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 Shape and size

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Fengsheng02



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Shape and size  Empty
PostSubject: Shape and size    Shape and size  EmptyTue Oct 25, 2011 2:12 pm

Shape and size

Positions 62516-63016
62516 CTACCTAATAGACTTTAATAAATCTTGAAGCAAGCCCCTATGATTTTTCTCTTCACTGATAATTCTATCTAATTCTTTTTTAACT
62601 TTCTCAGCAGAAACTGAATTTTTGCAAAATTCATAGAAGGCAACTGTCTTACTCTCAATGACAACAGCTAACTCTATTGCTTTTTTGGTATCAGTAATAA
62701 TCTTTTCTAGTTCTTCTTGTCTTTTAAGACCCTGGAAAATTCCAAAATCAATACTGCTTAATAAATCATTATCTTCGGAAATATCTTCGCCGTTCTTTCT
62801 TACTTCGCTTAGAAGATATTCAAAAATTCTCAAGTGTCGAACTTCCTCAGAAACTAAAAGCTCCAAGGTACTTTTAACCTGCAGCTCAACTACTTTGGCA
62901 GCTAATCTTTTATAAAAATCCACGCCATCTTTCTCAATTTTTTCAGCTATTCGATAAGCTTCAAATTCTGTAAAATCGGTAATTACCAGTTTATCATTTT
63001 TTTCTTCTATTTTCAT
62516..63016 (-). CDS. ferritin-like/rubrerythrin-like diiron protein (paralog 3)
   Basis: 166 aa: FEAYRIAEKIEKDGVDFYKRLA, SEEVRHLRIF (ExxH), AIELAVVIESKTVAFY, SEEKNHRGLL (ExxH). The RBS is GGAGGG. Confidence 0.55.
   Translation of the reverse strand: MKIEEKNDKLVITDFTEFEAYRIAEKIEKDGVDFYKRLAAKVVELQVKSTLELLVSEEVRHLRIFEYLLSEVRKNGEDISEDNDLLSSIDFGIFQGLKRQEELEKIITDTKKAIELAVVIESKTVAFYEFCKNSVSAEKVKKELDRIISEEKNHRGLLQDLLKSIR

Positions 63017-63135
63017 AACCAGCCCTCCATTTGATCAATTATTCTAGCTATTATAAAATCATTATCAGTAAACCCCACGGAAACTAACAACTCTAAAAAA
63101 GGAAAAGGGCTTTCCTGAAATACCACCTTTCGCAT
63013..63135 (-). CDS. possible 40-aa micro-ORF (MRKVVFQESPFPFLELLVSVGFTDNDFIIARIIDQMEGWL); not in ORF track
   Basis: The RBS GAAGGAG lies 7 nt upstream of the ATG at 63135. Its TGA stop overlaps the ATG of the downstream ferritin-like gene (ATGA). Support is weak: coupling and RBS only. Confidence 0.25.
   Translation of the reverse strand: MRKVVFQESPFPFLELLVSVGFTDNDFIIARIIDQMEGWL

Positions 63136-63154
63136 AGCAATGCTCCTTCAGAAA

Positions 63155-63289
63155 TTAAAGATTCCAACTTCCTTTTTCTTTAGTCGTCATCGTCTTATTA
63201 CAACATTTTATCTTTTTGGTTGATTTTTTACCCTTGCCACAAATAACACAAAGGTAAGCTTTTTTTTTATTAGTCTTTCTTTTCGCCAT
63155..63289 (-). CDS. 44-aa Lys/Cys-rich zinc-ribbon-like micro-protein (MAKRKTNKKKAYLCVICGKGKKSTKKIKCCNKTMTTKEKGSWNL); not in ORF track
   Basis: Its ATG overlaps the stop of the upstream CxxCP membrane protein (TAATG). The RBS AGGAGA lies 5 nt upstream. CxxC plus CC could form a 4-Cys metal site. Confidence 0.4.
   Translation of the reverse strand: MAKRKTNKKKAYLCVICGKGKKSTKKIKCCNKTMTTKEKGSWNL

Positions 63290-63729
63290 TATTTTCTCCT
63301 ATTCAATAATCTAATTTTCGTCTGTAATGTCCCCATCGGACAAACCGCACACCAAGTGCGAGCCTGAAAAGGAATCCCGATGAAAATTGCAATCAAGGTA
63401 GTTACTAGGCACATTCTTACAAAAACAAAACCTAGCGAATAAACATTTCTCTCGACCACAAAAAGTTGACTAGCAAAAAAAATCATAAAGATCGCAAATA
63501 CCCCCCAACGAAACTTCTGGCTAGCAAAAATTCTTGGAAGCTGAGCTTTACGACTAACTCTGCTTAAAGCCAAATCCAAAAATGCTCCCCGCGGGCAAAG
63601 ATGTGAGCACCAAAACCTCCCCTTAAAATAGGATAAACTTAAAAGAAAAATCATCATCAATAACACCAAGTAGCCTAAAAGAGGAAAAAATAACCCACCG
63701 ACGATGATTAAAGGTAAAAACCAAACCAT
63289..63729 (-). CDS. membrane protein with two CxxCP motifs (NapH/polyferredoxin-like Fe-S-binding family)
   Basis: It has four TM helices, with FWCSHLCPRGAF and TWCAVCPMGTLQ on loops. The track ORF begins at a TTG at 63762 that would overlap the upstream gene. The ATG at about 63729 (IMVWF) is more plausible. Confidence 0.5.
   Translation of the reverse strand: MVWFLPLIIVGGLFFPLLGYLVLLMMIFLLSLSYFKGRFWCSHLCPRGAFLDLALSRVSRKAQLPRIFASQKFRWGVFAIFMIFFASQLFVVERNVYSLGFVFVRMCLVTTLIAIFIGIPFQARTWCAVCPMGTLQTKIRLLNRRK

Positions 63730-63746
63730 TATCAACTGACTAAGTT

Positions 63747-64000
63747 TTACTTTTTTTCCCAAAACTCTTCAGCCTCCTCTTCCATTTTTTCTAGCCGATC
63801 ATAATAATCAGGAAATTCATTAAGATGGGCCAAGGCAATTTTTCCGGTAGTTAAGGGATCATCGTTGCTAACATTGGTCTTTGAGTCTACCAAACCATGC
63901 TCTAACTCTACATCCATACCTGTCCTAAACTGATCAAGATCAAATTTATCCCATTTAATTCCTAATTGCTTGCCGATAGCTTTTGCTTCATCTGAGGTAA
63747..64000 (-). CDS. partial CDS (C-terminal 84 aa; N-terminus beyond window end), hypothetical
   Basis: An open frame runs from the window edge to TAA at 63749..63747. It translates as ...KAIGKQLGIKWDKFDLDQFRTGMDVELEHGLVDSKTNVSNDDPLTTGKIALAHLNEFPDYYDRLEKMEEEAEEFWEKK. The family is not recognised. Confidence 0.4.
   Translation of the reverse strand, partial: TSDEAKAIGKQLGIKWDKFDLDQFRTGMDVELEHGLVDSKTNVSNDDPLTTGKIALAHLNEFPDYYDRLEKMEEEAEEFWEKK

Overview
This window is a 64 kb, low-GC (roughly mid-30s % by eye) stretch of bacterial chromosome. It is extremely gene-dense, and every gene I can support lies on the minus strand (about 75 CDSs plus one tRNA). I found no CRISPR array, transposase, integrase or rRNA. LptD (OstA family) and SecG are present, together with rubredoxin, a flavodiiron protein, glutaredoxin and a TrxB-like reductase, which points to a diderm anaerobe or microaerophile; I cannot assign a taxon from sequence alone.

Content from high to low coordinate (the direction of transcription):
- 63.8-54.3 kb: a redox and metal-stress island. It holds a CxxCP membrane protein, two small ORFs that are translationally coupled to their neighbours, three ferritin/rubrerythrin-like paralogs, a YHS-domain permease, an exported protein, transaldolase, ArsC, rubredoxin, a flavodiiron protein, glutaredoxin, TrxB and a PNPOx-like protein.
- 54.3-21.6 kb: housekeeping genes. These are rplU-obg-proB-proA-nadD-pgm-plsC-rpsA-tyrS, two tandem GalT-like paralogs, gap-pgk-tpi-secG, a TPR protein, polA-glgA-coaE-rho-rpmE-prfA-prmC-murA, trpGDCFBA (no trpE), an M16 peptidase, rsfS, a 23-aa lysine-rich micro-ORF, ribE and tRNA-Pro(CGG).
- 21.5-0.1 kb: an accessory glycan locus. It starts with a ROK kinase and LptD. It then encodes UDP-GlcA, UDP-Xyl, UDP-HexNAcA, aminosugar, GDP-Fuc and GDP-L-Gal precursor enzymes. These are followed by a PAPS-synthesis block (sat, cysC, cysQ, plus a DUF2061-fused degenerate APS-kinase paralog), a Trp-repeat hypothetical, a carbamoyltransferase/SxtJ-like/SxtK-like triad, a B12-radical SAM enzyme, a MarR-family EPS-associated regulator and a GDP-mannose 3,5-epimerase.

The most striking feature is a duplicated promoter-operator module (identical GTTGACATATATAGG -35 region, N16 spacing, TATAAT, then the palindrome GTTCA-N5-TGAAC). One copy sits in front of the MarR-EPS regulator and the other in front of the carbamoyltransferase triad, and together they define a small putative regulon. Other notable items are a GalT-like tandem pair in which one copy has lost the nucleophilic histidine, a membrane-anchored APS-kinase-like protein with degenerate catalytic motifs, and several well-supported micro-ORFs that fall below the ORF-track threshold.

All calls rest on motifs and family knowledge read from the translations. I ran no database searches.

Atoms lack a well-defined outer boundary, so their dimensions are usually described stk0050 in terms of an atomic radius. This is a measure of the distance out to which the electron cloud extends from the nucleus. However, this assumes the atom to exhibit a spherical shape, which is only obeyed stk4182 for atoms in vacuum or free space. Atomic radii may be derived from the distances between two nuclei when the two atoms are joined in a chemical bond. The radius varies with the location of an atom on the atomic chart, the type of chemical stk621 bond, the number of neighboring atoms and a quantum mechanical property known as spin. On the periodic table of the elements, atom size tends to increase when moving down columns, but decrease when moving across rows (left to right). Consequently, the smallest atom is helium with a radius stm32f103c8t6 of 32 pm, while one of the largest is cesium at 225 pm. When subjected to external fields, like an electrical field, the shape of an atom may deviate from that of a sphere. The deformation depends on the field magnitude and the orbital type of outer shell electrons, as shown by group-theoretical str54041 considerations. Aspheric deviations might be elicited for instance in crystals, where large crystal-electrical fields may occur at low-symmetry lattice sites. Significant ellipsoidal deformations have recently been shown to occur for sulfur ions in pyrite-type compounds.
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